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Waterfall vs Agile in experience design projects

by Foolproof Team
10th September 2014

In my opinion there are primarily two project management methodologies employed by Experience Design agencies: Waterfall and Agile.

These are both valid approaches with pros and cons for each.

But often agencies will choose to solely deliver projects using one methodology. In some cases they will apply certain management models to projects that fall into a particular category (design, development etc) but, more often, agencies will adopt a methodology and implement only that throughout all of their projects.

However, from my experience, large experience design projects require a more flexible approach focused on outcomes rather than process.


“As its name implies, the phases in the Waterfall model consistently progress downward. These phases should be followed in sequence to be effective.”(

Waterfall involves a series of gates or phases that must be completed in sequence, and is particularly useful for small user research projects that are clearly linear.

Some benefits of using Waterfall
  • This management technique requires discipline (could be beneficial or detrimental). Every phase has a start and end point and involves clearly defined milestones and deliverables – usually at the start of the project.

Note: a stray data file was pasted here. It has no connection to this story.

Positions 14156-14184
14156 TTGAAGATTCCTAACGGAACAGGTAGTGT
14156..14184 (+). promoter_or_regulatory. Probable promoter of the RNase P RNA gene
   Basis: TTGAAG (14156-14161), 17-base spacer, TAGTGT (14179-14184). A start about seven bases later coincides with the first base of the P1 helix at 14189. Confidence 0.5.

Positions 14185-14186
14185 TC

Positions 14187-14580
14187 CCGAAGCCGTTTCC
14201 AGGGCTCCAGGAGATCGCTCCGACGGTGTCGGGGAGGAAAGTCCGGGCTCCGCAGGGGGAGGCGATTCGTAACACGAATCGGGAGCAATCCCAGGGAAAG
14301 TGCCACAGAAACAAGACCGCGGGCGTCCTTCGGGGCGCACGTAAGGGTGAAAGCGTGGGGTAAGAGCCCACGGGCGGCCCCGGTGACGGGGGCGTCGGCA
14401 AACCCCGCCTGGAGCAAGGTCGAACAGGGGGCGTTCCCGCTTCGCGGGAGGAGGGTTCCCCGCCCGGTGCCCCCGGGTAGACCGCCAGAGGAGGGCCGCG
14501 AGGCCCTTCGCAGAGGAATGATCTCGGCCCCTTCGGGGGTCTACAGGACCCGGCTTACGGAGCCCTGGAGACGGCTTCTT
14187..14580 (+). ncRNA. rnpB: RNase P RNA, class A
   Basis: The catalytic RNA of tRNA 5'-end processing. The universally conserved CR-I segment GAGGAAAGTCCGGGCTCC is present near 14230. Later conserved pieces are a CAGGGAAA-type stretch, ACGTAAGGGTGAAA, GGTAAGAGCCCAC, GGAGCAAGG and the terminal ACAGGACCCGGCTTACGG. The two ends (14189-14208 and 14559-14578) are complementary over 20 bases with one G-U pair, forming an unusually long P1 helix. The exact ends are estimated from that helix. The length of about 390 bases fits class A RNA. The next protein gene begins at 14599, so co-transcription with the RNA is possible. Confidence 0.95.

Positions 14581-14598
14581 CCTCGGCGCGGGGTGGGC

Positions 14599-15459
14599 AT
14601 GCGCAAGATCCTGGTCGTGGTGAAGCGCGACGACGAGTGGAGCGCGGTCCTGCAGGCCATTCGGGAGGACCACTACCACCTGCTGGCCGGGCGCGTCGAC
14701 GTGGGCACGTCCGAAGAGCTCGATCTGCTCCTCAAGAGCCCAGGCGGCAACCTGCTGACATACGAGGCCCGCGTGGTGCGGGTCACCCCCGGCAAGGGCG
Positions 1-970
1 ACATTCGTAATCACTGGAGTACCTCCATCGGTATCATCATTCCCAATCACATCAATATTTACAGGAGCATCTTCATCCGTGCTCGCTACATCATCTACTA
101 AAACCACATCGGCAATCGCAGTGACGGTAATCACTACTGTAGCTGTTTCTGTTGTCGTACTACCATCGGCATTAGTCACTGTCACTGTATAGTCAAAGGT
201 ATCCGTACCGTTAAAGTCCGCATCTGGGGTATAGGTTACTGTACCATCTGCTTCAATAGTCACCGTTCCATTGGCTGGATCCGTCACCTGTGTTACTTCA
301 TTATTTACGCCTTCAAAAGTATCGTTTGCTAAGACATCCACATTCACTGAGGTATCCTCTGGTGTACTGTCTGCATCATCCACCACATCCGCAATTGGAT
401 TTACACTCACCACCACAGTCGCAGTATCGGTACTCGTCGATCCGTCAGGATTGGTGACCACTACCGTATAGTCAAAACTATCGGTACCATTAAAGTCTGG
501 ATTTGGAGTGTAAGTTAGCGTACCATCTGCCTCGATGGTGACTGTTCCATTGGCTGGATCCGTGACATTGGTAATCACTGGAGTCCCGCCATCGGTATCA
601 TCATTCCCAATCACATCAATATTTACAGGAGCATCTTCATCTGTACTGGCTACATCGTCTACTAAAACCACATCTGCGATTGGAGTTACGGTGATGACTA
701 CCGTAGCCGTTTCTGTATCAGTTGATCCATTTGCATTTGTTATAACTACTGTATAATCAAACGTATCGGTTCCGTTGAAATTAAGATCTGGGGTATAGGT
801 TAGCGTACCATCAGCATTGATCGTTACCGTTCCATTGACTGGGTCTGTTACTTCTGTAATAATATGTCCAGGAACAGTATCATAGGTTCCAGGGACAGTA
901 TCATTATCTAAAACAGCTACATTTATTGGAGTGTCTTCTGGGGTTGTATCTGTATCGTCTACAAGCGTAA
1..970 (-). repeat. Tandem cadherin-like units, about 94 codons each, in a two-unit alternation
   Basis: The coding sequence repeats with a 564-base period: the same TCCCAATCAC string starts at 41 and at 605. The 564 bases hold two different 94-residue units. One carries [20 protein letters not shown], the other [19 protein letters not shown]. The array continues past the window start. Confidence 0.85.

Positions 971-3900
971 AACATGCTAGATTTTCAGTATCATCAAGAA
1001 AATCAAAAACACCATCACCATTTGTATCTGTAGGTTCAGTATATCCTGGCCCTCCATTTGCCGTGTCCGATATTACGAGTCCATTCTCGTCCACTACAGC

• Emphasis on planning and detailing requirements at the start of the project encourages agreement by stakeholders using minimal initial expenditure – ‘no doing’.
  • Due to the amount of documentation throughout the project, the Waterfall methodology can aid efficient knowledge transfer between team members that may be resourced onto other projects whilst not actively working on this project.
Some shortcomings of using Waterfall
  • Relies heavily on detailing the requirements at the start of the project. Although in theory this should mean an approach and plan is agreed at the start of the project, in reality projects always throw up unknowns that could not have been anticipated at the beginning; especially on larger projects.
  • Once a stage is complete, that task will not be revisited. Therefore as a project progresses it can render designs and project outputs obsolete.